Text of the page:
my mother was right (about concertgoing)
I don’t, as a rule, go to concerts alone. And here’s why.
Because I went to the gnarwhallaby show Tuesday night (a quick aside—what. a. show), fully intending to do a write-up on here afterward.
Because I was looking forward to the concert and to seeing a few friends for the first time since graduation.
Because I was with my boyfriend, and that didn’t seem to matter to the man (who was easily twenty years my senior) who refused to leave me alone during the first half.
Because he insisted on leaning over and brushing my arm and whispering at me, asking if I knew the group, marveling at how I “had the time to play an instrument,” peppering me with a dozen questions about my knowledge of the music and my work and everything under the sun during the performance.
Because I wanted to get a handle on the situation by explaining that yes, I actually did know how that trombone sound was happening, and I had a solid guess for how that other thing worked, but my brain still wanted to hear the music and explaining trombone multiphonics isn’t a five-words-or-less kind of thing, so I kept quiet while he continued prattling on in my ear.
Because I mentioned this to a friend at intermission, irate that this man had demanded so much of my attention while being dismissive of my knowledge and work, and he pointed out that the guy might have been trying to hit on me. And several others agreed with him.
Because I was wearing jeans, my favorite boots, a hoodie, and no makeup, and I still worried that I’d somehow made myself too much of a target.
Because if my boyfriend hadn’t made sure someone else, someone our age, someone female, someone nonthreatening, took that man’s seat for the second half, I wouldn’t have been able to relax.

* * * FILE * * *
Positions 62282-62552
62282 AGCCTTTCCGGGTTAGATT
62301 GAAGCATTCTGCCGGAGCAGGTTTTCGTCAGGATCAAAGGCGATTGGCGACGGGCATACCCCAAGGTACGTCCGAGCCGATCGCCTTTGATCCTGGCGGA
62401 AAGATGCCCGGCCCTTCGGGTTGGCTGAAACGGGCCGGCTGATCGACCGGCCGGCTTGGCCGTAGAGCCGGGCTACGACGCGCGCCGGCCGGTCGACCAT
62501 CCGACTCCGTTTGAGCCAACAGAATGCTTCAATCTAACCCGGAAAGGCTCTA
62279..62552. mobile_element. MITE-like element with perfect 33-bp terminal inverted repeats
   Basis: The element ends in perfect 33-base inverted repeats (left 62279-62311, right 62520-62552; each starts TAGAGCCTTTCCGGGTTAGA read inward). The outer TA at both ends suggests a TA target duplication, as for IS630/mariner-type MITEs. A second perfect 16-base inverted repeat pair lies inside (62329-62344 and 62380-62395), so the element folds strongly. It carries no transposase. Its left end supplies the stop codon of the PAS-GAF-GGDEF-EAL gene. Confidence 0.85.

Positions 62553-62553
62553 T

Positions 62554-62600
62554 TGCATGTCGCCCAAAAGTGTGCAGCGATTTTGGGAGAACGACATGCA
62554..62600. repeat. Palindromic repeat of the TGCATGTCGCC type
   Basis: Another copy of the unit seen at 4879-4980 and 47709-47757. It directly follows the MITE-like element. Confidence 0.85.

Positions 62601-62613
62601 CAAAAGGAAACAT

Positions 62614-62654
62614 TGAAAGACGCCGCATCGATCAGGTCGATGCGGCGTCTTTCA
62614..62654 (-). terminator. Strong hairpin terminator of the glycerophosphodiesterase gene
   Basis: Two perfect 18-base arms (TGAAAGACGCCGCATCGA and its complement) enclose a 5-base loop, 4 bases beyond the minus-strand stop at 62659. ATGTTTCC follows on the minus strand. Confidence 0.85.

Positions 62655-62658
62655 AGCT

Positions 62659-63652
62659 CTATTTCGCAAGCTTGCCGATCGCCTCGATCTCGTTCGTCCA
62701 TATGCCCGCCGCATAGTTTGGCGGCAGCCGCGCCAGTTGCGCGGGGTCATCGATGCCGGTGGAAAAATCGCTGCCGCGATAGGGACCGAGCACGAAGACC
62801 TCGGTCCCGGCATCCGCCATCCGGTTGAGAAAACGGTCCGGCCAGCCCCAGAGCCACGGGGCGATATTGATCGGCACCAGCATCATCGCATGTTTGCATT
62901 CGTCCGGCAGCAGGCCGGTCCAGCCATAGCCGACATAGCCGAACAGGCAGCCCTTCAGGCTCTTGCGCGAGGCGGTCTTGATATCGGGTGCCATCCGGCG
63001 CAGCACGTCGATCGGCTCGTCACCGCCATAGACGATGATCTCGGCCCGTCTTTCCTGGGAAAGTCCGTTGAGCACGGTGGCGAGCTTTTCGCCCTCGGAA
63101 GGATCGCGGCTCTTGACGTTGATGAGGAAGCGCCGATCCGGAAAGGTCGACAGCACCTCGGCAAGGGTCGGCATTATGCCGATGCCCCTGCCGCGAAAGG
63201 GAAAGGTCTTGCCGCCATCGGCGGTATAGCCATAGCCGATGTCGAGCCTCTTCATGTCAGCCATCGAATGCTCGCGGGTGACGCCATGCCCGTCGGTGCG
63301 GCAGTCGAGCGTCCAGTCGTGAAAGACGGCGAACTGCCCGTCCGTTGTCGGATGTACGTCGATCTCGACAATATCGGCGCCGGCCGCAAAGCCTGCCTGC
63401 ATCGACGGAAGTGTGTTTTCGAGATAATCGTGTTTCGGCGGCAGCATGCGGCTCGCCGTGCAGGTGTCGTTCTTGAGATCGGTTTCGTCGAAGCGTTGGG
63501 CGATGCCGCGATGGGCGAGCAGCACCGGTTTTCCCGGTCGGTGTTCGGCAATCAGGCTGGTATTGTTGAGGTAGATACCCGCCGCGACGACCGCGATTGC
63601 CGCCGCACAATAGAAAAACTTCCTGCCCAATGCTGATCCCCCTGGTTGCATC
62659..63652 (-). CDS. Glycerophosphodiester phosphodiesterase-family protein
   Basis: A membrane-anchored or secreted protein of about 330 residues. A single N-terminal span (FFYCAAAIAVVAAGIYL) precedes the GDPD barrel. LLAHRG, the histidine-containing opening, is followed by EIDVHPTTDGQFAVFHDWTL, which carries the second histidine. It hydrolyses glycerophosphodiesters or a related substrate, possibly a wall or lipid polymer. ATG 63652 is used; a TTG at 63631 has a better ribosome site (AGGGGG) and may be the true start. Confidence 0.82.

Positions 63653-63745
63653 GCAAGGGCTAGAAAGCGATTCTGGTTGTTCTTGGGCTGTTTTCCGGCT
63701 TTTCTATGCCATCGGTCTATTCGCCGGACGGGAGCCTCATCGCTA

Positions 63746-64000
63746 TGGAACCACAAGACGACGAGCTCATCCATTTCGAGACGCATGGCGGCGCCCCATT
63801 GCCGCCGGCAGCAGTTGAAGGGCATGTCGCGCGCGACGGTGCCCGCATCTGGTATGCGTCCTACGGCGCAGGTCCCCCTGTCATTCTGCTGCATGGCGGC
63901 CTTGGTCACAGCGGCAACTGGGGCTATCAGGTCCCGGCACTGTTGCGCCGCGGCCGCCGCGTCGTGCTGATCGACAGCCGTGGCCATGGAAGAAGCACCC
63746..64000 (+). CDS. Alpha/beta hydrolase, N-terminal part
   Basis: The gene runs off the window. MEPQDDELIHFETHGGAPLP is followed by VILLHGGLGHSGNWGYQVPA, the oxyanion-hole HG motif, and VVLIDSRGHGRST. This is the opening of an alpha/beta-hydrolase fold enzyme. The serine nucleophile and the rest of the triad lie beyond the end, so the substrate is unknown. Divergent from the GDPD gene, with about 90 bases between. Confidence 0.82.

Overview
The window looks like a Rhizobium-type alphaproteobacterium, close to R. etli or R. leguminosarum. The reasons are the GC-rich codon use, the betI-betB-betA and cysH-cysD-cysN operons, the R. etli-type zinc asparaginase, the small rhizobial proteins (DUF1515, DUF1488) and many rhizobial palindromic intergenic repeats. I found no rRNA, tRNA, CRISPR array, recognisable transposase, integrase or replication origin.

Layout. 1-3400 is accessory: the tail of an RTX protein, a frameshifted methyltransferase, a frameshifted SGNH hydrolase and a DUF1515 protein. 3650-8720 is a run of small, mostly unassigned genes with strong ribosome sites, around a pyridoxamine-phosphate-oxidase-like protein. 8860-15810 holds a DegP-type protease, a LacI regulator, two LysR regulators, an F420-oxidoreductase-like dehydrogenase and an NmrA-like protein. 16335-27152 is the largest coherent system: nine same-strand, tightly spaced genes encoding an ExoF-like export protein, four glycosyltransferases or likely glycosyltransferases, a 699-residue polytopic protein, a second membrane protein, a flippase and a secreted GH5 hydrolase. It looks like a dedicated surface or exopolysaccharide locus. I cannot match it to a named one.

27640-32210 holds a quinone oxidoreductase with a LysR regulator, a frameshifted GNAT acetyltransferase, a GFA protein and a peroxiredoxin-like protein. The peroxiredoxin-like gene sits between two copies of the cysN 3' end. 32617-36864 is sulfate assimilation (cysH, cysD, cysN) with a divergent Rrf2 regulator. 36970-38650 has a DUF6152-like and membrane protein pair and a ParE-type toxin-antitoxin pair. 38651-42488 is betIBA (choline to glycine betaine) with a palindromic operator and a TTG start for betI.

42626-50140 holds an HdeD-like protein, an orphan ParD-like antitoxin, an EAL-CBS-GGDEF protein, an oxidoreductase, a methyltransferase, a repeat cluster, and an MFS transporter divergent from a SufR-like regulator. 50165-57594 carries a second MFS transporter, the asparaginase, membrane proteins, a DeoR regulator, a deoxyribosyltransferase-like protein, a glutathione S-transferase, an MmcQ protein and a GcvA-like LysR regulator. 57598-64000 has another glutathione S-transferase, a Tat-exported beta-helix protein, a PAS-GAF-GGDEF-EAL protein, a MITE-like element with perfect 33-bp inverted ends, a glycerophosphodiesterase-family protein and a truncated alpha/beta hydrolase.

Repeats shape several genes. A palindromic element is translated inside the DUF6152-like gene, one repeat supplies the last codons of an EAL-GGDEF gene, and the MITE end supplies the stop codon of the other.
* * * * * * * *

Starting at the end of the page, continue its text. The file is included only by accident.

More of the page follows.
Because if I hadn’t had friends (both brand-new and well-established) to hide away with, I would’ve spent the entire rest of the night figuring out how to get this guy to leave me the hell alone.
Because I didn’t get to focus enough on the concert to write a good review.
Because he seemed to know quite a bit about one of the composers, and this post is going up on social media, so there’s an outside chance he’ll see it.
Because I want to post this anyway, but I still don’t know who he is, and I’m stepping into the professional world where complaining about the wrong person could impact my career.
Because I don’t go to live shows to be hit on.
I don’t go to concerts alone. Because this time, I wasn’t alone, and I still wasn’t safe. ♦
a quick note: thanks for reading! this isn’t my usual post format, but I’m a firm believer that concertgoing experiences should be in safe environments where everyone’s comfortable absorbing the music/dance/theater/insert-art-form-here. I’m all for discussion before/after shows and at intermission, but having my own physical and mental space during the performance (by “my own” I mainly mean a space free from invasion by people who think I owe them my attention more than I owe it to the performers). What are the most important aspects of your concertgoing experiences? Let me know!